Say What? Statements that Destroy Relationships

Having an argument with a loved one is normal but requires an art to make your point without burning bridges. If you catch yourself saying the following, reconsider the impact your words may be making. It’s good to “make a statement” but you may not realize what your statements are really conveying.

“I told you so…”
Why we say it: The ego is the natural part of ourselves that sometimes forgets to fight fair. In its quest for self re-assurance, the ego is the subconscious culprit that prompts you to prioritize “you heard it here first” over conflict resolution.This statement validates your position of “rightness”. We are especially prone to say this if we are feeling invalidated in a relationship or feeling that others aren’t listening to us. This is a separate issue that can be dealt with effectively without the barbs that accompany “I told you so” and its derivatives.

What it conveys: “I’m smart, you aren’t.” Sure this isn’t what you mean to say, but chances are it is what your loved one will hear.
This statement brings disconnection, shame and resentment.
When emotions are calm, try to explain that you don’t feel listened to or validated. Chances are it isn’t the outcome that is really bothering you, but rather the fact that the other person has not given credibility to your point of view. In the end remind yourself that your loved one has their own lessons to learn which are not all about you.

“You’re just like your mother (father, my mother/father/ex etc.)”
Why we say it: In moments of stress and high emotions, it is easy to feel drawn back into roles played in past relationships that brought out the same difficulties. It isn’t the person acting or sounding like another as much as the dynamic recreating a past painful relationship dynamic. To blame the other person or their traits, then, is unfair and hurtful. Perhaps they remind you of someone else because you, too are acting in an old role, re-creating an old dynamic.

What it Conveys: “You are the cause of our problems/I don’t like your mother (father etc)/You are victimizing me/ I am good, you are bad”.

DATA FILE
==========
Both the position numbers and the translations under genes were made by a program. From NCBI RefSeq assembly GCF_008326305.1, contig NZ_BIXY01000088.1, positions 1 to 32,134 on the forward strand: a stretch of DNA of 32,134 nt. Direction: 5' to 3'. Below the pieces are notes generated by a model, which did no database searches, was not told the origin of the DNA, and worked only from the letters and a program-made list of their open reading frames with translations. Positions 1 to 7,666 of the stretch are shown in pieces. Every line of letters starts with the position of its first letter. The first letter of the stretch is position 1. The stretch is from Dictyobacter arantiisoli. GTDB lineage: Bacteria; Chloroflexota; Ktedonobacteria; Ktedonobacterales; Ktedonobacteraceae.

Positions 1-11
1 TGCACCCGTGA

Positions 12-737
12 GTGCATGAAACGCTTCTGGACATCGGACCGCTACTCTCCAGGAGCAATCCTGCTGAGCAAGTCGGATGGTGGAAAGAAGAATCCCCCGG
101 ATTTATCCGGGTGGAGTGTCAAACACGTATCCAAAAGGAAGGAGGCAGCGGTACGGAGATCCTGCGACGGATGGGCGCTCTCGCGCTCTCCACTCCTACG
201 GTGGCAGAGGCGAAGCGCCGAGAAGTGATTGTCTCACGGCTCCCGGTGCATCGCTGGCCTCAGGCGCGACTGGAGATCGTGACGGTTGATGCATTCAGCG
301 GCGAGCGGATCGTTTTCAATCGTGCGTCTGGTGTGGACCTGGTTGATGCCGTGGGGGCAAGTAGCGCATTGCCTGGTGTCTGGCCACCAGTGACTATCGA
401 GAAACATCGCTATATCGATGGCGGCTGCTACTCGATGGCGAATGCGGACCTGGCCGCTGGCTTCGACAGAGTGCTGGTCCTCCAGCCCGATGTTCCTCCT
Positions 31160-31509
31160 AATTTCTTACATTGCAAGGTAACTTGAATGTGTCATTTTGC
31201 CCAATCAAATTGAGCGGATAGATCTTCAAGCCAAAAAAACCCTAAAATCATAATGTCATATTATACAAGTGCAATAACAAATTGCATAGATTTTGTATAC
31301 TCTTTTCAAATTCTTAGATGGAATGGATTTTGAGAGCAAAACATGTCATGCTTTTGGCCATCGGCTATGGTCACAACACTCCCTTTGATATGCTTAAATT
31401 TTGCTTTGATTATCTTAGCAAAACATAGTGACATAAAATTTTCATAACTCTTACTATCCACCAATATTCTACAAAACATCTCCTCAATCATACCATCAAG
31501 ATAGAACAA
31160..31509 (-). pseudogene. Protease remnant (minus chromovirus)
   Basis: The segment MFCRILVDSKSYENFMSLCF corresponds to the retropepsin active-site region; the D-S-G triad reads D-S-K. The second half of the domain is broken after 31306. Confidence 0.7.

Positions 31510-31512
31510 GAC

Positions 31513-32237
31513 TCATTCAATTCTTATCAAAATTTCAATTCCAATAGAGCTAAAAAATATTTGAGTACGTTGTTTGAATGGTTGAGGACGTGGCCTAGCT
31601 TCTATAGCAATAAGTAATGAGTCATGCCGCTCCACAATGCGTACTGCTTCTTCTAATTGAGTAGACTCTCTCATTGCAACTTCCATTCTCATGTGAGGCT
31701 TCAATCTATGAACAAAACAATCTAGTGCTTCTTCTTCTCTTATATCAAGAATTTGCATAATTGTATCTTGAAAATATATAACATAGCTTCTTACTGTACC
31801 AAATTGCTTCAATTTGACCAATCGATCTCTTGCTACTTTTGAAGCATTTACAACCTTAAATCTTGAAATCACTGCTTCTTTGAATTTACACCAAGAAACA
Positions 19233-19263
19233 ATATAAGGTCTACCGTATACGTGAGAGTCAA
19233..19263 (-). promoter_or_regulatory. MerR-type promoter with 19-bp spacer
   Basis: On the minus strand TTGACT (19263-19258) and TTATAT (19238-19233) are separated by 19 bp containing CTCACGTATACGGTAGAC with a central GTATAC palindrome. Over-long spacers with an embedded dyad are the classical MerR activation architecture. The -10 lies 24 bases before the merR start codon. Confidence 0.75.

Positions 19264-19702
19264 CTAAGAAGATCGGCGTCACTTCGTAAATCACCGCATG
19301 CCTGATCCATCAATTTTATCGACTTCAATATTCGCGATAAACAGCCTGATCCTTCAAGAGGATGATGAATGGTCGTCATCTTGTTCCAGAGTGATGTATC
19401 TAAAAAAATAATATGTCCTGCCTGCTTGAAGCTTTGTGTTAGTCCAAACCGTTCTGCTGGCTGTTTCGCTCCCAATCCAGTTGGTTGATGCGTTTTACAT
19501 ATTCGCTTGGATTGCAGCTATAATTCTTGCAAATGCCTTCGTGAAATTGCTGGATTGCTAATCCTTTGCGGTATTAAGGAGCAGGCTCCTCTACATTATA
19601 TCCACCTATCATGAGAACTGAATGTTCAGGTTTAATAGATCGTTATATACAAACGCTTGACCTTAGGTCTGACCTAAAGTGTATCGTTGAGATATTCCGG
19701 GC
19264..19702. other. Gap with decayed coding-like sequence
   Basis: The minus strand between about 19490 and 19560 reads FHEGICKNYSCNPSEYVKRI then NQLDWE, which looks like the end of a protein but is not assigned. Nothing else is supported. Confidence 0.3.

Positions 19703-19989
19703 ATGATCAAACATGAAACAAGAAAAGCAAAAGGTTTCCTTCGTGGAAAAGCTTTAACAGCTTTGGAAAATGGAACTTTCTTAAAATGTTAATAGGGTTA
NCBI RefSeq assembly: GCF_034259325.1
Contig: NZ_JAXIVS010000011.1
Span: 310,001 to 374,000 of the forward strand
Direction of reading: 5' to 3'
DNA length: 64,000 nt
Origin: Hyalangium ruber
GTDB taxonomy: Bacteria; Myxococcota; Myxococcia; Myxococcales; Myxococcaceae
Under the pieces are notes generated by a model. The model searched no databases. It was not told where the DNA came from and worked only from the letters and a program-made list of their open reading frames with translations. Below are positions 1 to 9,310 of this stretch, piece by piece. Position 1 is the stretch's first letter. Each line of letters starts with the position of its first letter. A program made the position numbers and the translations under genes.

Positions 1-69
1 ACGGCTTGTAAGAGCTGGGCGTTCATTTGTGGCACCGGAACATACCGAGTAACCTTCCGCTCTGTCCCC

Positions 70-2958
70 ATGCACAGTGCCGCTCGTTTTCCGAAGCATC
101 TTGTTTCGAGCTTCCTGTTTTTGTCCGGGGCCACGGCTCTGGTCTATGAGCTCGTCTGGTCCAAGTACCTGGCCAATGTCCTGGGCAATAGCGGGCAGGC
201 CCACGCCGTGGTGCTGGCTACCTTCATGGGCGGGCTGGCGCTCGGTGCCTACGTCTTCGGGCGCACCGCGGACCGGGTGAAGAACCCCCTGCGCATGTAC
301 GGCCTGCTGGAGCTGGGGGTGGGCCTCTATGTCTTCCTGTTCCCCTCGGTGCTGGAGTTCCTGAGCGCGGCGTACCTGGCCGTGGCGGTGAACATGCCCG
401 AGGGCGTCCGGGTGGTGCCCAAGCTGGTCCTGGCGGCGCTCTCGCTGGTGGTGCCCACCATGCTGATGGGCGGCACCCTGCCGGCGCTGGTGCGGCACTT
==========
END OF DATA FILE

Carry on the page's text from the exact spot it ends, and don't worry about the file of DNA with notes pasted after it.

This messages reduces a person to a trait or series of noxious traits that furthermore suggest they are the cause of conflict. Making this a double whammy attack it also conveys a subtheme of not liking the person you are comparing your loved one to, which in the case of their family delivers an extra painful punch.

Next time you are tempted to deliver this nuclear bomb in the midst of a disagreement, challenge yourself to consider not who the other person reminds you of, but what the situation reminds you of. Then for the bonus challenge try expressing how you feel rather than accusing the other person of behaving in a way reminiscent of someone else. For example rather than “You’re just like your mother, always complaining about everything”, try “I feel overwhelmed and dejected when I hear you finding fault with so many situations”. The latter statement gives you ownership for your feelings and targets a behavior, not a person. The more specific the behavior, the better.

“I’m leaving” There are certain times this statement is appropriate. If you are leaving a relationship or seriously planning a separation or end to the relationship. However, using this phrase too frivolously is akin to blackmail.
Why we say it: In circumstances in which you are not seriously planning to end a relationship, this statement is usually the outpouring of anger, overwhelming frustration, or despair. Often we really mean “I don’t want this relationship to continue this way” when we say “I don’t want this relationship to continue/its over” or some variation on this ultimatum. There is an appropriate way to express such finite statements in terms of healthy boundaries for example if one partner is continually spiraling into behavior that is not acceptable, but to pull this card at the slightest disagreement is a serious breach of power in the relationship. It is like using the power of emotional connection to scare the other person into cooperation or submission and is very damaging to the relationship bond. Boundaries and bottom lines are healthy, but casual threats to end the relationship are not.

What it conveys: “I don’t have much invested/I have one foot out the door/one wrong move and the relationship is over.” No pressure! Statements like this increase anxiety and walls among partners rather than allowing them to communicate effectively and work through problems. Before making this statement, take time and space away, cool off, write in a journal, talk to a friend, exercise and then come to a conclusion that is not based in fear or anger. With the exception of situations in which safety or health are at risk, this is a statement that should not be made unless you are ready to commit with action.

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